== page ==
Something like the Master Mines -- or, I guess, the "Owlbear idea", though I'm not sure what that is -- is doing it right, I think: creating a smaller, focused discussion group around a small number of games, as a method for improving those games for their release. Hell, that's essentially what the Forge used to be until it got flooded by its own success, right?
    As a species we are absolute crap at safeguarding each others' emotions when we have even the slightest whiff of anonymity the way the internet provides it. Give me a face to face conversation, or at least a one on one IM chat, to tell me what parts of my game are crap and I'm 100 times likelier to take it well (in part because you're 100 times likelier to frame it better since you know you have an audience of one -- me). Put that same critique out in public where it's an opportunity for me to feel shame, and I'm going to be out for blood.
  • edited February 2008
    Posted By: LinnaeusJust because I don't have a solution to a problem does not mean the the problem does not exist. If I call attention to a problem that I cannot solve, though, someone that does have a solution is more likely to learn of it and be able to fix it. I am also letting the designer know that it is something to work onfor the good of his own game. Even if I am mistaken about the problem, that may be pointing to issues of commiunication, physical design, etc.
    The point of that rule is not wanting people to solve the problem for us. The idea is to approach the problem in a constructive way. Don't just say "it is wrong". That doesn't help. Tell me why, how and where it is wrong. And if you can, give me some ideas to solve it.

    The rule is not "if you can't give me a solution, the problem doesn't exist". It is "don't just say no, say how I can get it better".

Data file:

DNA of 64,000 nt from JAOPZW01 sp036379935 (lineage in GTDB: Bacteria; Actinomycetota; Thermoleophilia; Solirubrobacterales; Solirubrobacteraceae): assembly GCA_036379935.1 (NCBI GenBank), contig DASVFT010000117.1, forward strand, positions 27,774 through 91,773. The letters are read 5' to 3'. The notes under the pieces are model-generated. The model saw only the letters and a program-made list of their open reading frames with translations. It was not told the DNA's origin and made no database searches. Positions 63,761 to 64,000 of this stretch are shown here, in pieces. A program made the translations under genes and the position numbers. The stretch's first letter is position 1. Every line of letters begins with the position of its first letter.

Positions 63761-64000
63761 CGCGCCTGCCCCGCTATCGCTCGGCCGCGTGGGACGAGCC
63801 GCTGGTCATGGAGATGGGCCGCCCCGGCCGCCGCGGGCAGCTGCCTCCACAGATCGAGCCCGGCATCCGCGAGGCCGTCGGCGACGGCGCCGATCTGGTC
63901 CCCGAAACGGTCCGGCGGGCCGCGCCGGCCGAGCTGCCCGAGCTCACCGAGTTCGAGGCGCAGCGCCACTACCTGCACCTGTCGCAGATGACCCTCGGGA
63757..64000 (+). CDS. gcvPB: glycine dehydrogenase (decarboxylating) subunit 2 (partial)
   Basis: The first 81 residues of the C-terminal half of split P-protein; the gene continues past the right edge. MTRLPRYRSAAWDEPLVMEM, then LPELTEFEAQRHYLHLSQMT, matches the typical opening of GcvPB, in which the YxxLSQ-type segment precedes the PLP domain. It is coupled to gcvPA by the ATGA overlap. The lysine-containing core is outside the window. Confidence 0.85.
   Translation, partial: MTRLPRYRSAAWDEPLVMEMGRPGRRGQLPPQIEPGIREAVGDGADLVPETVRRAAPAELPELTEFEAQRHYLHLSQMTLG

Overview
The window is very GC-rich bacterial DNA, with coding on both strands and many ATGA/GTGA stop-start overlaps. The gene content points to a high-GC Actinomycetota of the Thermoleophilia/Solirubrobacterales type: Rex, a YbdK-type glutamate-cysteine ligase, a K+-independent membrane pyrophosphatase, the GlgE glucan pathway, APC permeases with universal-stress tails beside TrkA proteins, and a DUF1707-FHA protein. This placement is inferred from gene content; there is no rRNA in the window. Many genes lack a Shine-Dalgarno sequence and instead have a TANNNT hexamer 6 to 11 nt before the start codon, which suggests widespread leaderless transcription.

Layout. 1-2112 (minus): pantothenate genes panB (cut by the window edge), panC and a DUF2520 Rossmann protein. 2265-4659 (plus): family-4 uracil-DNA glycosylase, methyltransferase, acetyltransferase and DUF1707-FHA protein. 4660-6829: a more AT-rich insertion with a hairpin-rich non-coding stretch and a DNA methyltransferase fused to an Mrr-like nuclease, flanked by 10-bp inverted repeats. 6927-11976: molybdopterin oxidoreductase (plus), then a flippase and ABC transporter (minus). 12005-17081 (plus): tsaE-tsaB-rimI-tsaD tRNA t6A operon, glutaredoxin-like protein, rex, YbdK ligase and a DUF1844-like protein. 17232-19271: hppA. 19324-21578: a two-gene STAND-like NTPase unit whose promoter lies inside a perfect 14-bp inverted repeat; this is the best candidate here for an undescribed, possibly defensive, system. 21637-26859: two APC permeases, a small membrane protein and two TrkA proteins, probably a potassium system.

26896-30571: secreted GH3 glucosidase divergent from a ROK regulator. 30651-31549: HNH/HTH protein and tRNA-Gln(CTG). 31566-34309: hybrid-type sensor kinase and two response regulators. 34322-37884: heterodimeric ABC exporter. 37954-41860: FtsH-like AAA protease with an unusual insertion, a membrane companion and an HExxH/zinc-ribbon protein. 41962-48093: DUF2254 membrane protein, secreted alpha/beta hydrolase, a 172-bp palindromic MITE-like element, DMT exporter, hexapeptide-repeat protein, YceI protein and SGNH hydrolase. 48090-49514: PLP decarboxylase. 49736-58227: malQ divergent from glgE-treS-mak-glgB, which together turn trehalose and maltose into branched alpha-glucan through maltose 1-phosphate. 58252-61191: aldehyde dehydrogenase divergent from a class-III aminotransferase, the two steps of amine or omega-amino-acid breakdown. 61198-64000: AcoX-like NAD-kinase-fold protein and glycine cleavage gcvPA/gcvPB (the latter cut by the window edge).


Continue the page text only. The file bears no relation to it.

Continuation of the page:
• Bingo.

    It puts the whole discourse into a better frame.

    "This doesn't work, this doesn't work, this doesn't work" is asshattery...or most often is and thus is likely to be seen as.

    "This doesn't work, and here are some alternatives you might want to consider that could work better"...is contructive. It puts critic and criticized on the same team with the same goals working together, instead of being adversaries.

    Its more of a communication technique than an actual solution generator.
  • Exactly. And it is not "putting the responsability on others". If you don't want to help, then don't. But just saying "no" is not feedback.
  • Hey, Judd,
    you DO have that Hatchling Thoughts podcast going on. You can always start a "Things Judd thinks could be better" segment. I dont think a bit of good solid criticism is too negative for SoK, because - going back to Ralph's boss's rule - even just soliciting listeners for solid solutions is itself a suggestion for a solution. Besides, what was that "Its what my character would do" segment if not criticism? (with some solutions)


    Hey, Fred,
    the other side of your argument is that open, public criticism gives other people a chance to learn how to do it right, even if they don't participate in the conversation. If the discussion happens in private, only the participants learn anything from it. Open it up, and you can benefit from other people (see Linnaeus, above), even though you are vulnerable to the Minions of Internet Evil. But getting rid of those people is also a valuable internet skill that needs to be learned IMHO.

    Sure, there's other points in favor of public criticism, but if people (like you) say "talk to me first, before you go public" then I think that should be respected.
  • Posted By: TristanThe point of that rule is not wanting people to solve the problem for us. The idea is to approach the problem in a constructive way. Don't just say "it is wrong". That doesn't help. Tell mewhy,howandwhereit is wrong. And if you can, give me some ideas to solve it.